Cold sores are small, often painful blisters that usually show up on, or around, the lips. However, while the lips are the most common area cold sores appear, they can also show up on other places of your face. Some of these places include your1:
If a cold sore appears, take extra caution in your daily routine to protect the new skin as it develops — especially if it’s your first cold sore. 90% of all people get at least one cold sore in their lifetime, and the first occurrence is often the worst1.
- WebMD. (March 13, 2015). Understanding Cold Sores – the Basics. Retrieved March 16, 2016 from http://www.webmd.com/skin-problems-and-treatments/guide/understanding-cold-sores-basics
Indication & Important Safety Information
Sitavig® (acyclovir) 50 mg buccal tablet is indicated for
the treatment of recurrent herpes labialis (cold sores) in immunocompetent
IMPORTANT SAFETY INFORMATION
- Sitavig® (acyclovir) 50 mg buccal tablet should not be used in patients with known hypersensitivity to acyclovir, milk protein concentrate, or any other component of the product.
- Sitavig has not been studied in immunocompromised patients. No interaction studies have been performed. Sitavig’s safety and efficacy have not been established in pediatric patients.
- There are no available data on Sitavig use in pregnant women. However, published observational studies over decades of use of acyclovir have not identified a drug-associated risk of major birth defects, miscarriage, or adverse maternal or fetal outcomes. It is not known if Sitavig is excreted in breast milk; however, systemic exposure following buccal administration of acyclovir is minimal. Before administration, discuss if the patient is lactating or planning to breastfeed.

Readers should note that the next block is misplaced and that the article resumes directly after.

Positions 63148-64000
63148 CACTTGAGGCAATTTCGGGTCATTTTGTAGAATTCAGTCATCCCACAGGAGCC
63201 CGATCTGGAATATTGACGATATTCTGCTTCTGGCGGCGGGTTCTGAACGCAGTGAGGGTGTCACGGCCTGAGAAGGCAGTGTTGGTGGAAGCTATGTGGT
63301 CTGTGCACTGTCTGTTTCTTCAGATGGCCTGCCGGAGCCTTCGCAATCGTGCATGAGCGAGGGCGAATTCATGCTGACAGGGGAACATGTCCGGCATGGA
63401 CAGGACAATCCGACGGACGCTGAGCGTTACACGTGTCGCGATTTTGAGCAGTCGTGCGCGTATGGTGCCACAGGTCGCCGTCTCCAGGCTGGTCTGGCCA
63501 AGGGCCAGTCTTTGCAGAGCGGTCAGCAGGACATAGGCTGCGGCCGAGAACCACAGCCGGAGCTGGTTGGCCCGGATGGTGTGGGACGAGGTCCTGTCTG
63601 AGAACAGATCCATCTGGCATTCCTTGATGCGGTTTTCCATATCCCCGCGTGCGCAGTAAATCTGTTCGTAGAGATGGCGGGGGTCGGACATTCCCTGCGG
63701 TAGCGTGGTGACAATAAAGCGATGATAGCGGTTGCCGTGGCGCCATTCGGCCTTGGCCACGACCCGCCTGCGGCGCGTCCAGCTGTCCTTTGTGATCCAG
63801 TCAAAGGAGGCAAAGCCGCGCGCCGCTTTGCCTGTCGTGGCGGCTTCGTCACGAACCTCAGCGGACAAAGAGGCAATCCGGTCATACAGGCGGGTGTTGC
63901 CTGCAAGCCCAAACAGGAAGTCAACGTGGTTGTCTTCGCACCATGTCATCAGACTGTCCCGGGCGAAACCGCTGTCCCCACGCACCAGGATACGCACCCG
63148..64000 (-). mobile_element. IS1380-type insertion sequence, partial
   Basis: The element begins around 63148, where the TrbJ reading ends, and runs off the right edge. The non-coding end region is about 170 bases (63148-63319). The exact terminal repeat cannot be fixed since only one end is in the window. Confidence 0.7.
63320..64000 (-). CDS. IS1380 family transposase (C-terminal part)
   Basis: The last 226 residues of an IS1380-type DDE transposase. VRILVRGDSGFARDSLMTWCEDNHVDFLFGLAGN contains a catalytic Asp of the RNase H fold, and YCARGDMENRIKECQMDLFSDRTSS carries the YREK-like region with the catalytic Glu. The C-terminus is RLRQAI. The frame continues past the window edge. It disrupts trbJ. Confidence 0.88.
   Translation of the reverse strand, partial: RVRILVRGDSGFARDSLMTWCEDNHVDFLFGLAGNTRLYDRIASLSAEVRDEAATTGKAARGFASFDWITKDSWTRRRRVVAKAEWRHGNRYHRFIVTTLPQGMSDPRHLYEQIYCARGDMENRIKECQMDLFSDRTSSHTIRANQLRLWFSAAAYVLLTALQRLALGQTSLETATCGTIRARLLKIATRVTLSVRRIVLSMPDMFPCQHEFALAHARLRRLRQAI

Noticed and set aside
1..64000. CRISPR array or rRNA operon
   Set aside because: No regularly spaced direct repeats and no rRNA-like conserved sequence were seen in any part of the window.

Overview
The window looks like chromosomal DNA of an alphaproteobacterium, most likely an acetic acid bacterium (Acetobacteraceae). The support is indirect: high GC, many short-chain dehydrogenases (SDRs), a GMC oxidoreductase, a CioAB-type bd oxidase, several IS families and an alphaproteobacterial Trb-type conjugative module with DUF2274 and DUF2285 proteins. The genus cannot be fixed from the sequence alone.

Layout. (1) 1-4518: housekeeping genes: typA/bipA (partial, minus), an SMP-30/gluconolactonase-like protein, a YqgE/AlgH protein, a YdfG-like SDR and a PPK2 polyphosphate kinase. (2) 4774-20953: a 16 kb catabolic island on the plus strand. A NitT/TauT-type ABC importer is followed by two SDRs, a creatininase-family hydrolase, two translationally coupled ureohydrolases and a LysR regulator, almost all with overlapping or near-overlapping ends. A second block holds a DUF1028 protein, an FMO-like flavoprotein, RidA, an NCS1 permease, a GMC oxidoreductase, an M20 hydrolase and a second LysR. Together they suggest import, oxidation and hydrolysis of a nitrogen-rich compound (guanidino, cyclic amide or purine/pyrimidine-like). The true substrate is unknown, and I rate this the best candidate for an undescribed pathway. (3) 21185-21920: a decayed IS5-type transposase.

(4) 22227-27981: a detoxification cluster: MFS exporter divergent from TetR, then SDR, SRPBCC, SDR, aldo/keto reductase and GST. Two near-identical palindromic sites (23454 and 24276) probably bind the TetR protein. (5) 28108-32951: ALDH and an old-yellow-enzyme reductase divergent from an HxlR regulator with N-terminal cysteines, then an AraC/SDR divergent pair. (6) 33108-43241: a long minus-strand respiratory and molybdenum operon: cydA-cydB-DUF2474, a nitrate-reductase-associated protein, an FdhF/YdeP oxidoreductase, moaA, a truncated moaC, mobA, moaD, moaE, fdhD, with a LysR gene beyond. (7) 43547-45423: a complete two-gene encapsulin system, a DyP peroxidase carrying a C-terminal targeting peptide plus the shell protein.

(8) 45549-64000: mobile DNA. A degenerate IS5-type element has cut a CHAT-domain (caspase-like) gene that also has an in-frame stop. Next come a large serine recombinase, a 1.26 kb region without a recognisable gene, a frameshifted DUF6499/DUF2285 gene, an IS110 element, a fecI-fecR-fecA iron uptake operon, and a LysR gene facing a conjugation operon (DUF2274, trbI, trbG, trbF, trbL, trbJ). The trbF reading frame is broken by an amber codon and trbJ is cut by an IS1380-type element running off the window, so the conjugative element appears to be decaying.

- The possibility of viral resistance to acyclovir should be considered in patients who fail to respond or experience recurrent viral shedding during therapy.
- In a controlled clinical trial, the most common side effects (greater than or equal to 1%) for Sitavig were: headache (3%), dizziness (1%), lethargy (1%), gingival (gum) pain (1%), aphthous stomatitis (canker
sores) (1%), application site pain (1%), application site irritation (1%), erythema (redness) (1%), and rash (1%). In the same trial, these side effects ranged from 0% to 3% for placebo.
You are encouraged to report negative side effects of prescription
drugs to the FDA. Call
1-800-FDA-1088 or visit www.fda.gov/medwatch.
Please see Full Prescribing Information.